What are your inspirations?
I’m inspired by the jewelry of the ancient Egyptians, Etruscans, Greeks, Romans and Byzantines. Unlike so much jewelry manufactured today, many of those ancient pieces would still be fabulous to wear. I’ll take small elements of a hugely complex and intricate design and use those ideas as starting points; adding diamonds, other gemstones and sometimes enamel to my pieces to give them a “contemporary twist.” The ancient jewelers didn’t work with many gemstones and those they had were fairly crude and limited to turquoise, carnelian, lapis and emerald.
How are you making a difference in your life?
I like to think that I’m bringing continuity to Goldsmithing. That through my work as an instructor and jeweler, these ancient arts and techniques will be handed down to the next generation, as well as the pieces I make. So many crafts have been lost over time and I feel it is essential to pass along these very well honed skills. I love the connection I make between ancient history and present day jewelry.
What's something unusual about you that makes you “you”?
I collect ancient coins and artifacts. I have a large collection of ancient Roman and Greek coins. Most of my coins were purchased as “dirt clods” and through cleaning I’ve identified and labeled most of them. I have intaglios, ancient rings and bracelets in bronze as well. I’m also very musical and play the piano and guitar and worked my way through college as a folk singer; performing in college coffee houses and cafes. I also paint, knit, cook and sail (not all at once!). I’m very good with technology and the computer too!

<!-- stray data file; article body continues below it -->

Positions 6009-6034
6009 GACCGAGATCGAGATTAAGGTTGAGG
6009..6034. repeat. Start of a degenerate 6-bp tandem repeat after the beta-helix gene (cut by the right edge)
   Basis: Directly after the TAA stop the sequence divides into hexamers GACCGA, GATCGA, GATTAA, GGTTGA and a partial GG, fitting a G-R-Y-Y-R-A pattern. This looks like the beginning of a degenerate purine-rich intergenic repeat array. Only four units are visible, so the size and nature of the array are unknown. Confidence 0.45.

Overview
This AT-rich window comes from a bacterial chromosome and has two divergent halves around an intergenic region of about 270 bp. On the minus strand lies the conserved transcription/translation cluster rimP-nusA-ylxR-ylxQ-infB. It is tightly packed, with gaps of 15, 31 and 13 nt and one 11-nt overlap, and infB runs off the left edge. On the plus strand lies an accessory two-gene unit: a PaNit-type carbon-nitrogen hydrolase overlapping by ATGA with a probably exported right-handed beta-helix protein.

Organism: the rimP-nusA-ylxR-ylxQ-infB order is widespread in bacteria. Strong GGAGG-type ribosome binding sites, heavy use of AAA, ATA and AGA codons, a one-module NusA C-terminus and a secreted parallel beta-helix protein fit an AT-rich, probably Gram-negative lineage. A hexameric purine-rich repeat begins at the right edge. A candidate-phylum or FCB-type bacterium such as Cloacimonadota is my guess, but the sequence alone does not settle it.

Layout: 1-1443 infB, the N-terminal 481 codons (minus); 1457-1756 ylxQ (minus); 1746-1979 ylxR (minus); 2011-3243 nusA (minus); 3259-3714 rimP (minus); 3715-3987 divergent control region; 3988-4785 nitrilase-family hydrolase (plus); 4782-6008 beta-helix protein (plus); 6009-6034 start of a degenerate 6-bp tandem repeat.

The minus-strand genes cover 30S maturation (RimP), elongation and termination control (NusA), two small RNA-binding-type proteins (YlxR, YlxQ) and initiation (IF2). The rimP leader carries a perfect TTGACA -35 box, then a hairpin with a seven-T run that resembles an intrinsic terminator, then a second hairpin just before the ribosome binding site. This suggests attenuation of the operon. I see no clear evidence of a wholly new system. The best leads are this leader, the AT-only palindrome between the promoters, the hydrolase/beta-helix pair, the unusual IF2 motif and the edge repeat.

What is the biggest struggle in running your jewelry business like a business? OR What is your biggest success in running your business like a business?
My biggest struggle has been to learn to say “no.” I’m finally able to turn down repairs and even jewelry jobs that don’t involve the techniques I use. It isn’t hard for me to run it like a business because I’m extremely focused and look forward to each morning so I can sit down at my work bench and work. I know it sounds strange but I’m so happy when it’s Monday and I can get back to the piece I’m making!
Goldsmith/Jeweler since 1976. Trained in ancient and classical jewelry making techniques, such as enameling, granulation and chain making. I’ve taught jewelry making for over 20 years. I have a BFA in Fine Arts, as well as many years of
professional training in New York City and San Francisco. I was a commercial bench jeweler and diamond setter for several years before returning to the East Coast. In 2009 I relocated to Princeton, NJ where I continue to teach metalsmithing along with creating my unique pieces of contemporary jewelry based on ancient techniques. My work has been featured in art galleries around the country.
Linked In: http://www.linkedin.com/in/nancytroskejewelry
Business website: www.nancytroske.com